I practice this with fiction. Build the basic story, add the scenes and transitions, and then let my imagination run with it, while staying tamed in the arena. Inevitably, things change and entire scenes take on new meanings and motives. I’ve written several drafts that told different tales from the previous, but each is more creative than the last.

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  19. Great post. You are right. We do teach formulas, and they are needed to get started. I notice that after years of writing and teaching writing, that the formulas I was teaching the kids helped me to focus my own writing when I tend to wander. I’m not sure that my meandering writing is any more creative than my ordered writing, however. Writing is thinking. My thinking is limited by my perspective on the world, and how I process it. I am always impressed when I see the same assignment (challenge) approached by others who think differently than I. I’m going to unbottle your words, and reblog them. 🙂

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  20. Agreed! The true art comes from inside, not by rote. We need a change. When I was in the schools, the literature was a laughing topic. How the people write, what the methods are called, etc etc etc. Even when I found I love those and “understand” them more easily than by rote, the others were offended!
    Why do we make it so complicated when there can be an easier and better approach?! At least more realistic at that.

    Good thought.

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  21. Oh – yes – the rote should have variety!! From the beginning, the student has to be expressing his or her own passion. As a mom (and grandmother), I am surprised when teachers use the same materials over and over for kids’ arts and crafts or other projects. How about some variety? Hey, maybe they should inject some variety for the teacher’s sake!!! 🙂 So he/she doesn’t get bored! Who wants a bored teacher anyway?

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  22. This is quite intriguing. I have not really considered the way that it tends to be either all mediocre efficiency or just a couple of great creative people. How interesting.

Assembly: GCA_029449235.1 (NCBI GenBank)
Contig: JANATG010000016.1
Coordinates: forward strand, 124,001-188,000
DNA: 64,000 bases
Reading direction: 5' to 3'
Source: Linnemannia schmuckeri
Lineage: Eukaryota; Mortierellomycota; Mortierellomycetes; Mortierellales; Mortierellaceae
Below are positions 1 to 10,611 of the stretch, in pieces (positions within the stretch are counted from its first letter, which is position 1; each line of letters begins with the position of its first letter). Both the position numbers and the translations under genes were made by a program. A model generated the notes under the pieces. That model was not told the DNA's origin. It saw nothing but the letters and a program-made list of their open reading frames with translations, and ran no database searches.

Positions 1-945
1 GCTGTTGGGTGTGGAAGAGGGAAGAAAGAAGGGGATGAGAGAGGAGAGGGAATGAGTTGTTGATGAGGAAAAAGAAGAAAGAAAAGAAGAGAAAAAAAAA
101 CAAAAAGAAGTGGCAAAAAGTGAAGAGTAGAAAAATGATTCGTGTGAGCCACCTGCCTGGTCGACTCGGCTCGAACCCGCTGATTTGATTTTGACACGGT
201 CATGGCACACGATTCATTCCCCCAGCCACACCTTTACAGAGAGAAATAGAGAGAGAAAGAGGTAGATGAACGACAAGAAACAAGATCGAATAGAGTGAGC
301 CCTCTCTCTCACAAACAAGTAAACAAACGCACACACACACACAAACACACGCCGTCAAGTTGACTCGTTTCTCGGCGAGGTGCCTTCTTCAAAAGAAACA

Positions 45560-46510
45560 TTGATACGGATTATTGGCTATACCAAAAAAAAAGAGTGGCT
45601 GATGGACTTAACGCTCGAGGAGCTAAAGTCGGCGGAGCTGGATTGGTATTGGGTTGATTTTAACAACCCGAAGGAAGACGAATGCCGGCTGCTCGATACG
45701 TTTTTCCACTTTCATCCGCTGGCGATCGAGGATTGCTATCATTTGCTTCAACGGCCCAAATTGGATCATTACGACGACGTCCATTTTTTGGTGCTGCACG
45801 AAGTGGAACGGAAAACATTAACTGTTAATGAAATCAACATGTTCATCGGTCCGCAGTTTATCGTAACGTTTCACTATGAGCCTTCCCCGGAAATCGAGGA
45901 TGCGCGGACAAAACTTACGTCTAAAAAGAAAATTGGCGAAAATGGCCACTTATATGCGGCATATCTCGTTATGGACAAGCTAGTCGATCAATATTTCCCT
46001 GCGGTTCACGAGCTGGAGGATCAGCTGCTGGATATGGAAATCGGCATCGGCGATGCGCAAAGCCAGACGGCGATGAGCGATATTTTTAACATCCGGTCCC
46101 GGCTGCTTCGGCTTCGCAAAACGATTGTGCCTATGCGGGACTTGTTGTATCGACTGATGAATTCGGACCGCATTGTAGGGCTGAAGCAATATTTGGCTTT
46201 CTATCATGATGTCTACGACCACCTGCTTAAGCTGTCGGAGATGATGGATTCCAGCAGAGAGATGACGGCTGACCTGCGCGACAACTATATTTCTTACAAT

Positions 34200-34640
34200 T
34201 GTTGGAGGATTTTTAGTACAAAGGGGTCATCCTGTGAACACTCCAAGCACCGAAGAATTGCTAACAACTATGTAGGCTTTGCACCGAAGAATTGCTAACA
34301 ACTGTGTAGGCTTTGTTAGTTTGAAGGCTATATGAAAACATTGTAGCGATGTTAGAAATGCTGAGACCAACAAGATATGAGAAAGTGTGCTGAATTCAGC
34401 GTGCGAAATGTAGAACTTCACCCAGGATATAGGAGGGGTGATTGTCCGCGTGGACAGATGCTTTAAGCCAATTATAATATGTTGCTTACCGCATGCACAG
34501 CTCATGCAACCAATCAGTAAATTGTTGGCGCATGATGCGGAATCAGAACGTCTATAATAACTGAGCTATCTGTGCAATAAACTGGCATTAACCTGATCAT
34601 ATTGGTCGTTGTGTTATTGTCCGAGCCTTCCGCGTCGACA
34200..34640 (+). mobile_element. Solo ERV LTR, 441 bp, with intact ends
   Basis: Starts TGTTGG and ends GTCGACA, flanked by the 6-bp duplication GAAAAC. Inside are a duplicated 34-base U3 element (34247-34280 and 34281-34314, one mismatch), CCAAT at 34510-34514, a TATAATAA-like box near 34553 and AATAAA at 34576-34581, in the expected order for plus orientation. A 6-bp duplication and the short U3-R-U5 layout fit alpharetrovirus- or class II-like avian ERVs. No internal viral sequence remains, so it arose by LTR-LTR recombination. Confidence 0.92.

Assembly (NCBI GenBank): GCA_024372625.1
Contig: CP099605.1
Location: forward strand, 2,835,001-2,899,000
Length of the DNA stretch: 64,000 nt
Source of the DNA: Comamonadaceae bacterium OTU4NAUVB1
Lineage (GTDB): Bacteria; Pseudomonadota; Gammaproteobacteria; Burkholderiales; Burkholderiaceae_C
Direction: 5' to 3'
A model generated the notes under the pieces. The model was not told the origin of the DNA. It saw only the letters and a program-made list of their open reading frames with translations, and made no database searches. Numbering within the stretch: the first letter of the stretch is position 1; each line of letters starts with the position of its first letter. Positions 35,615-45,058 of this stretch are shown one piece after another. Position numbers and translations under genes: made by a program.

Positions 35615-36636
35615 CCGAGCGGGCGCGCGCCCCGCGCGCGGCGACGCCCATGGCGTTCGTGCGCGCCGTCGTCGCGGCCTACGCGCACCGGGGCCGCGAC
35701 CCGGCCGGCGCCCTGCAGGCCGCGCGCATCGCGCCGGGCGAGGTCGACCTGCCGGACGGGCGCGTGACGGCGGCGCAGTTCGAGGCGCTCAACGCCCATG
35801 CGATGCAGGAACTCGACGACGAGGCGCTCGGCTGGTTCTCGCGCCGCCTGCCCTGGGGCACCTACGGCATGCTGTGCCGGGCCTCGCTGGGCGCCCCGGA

I wonder if this works on the level of each person as well. Like how in some areas of our lives, we can be mediocre and rather efficient, while in other areas we make it up as we go and are sometimes able to excel while other times we don’t. It’s interesting, for sure. I try to be aware of ways to be creative and to not be too attached to my routines, which are often times efficient…it’s always good to have reminders to see that issue in new ways, thanks for that!

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  23. I agree with you. If I understand you correctly, you are advocating for more creativity. Not such formulaic learning, learning by the book, goody-goody type of learning – rule oriented etc. However, I think that in general with any kind of art, (and writing is an art), one must learn the science of it first. The rote. Then once we hopefully become skilled at that, then we can “break” the rules so to speak. It’s like in music – (I’m a music therapist by profession) — we are usually classically trained in the beginning of our careers, and then we branch off into the weird chord progressions – the jazz, the strange rhythms etc. But in the beginning it is more structured. We all need structure to start off with – and then we can break the rules. Same with writing. Am I misunderstanding you? Maybe – I admit I did skim your post so quickly because I love reading your posts quickly and get the gist that way. Anyway, that’s my opinion and megillah for all it is worth. 🙂 Keep up your thought provoking posts! They are amazing…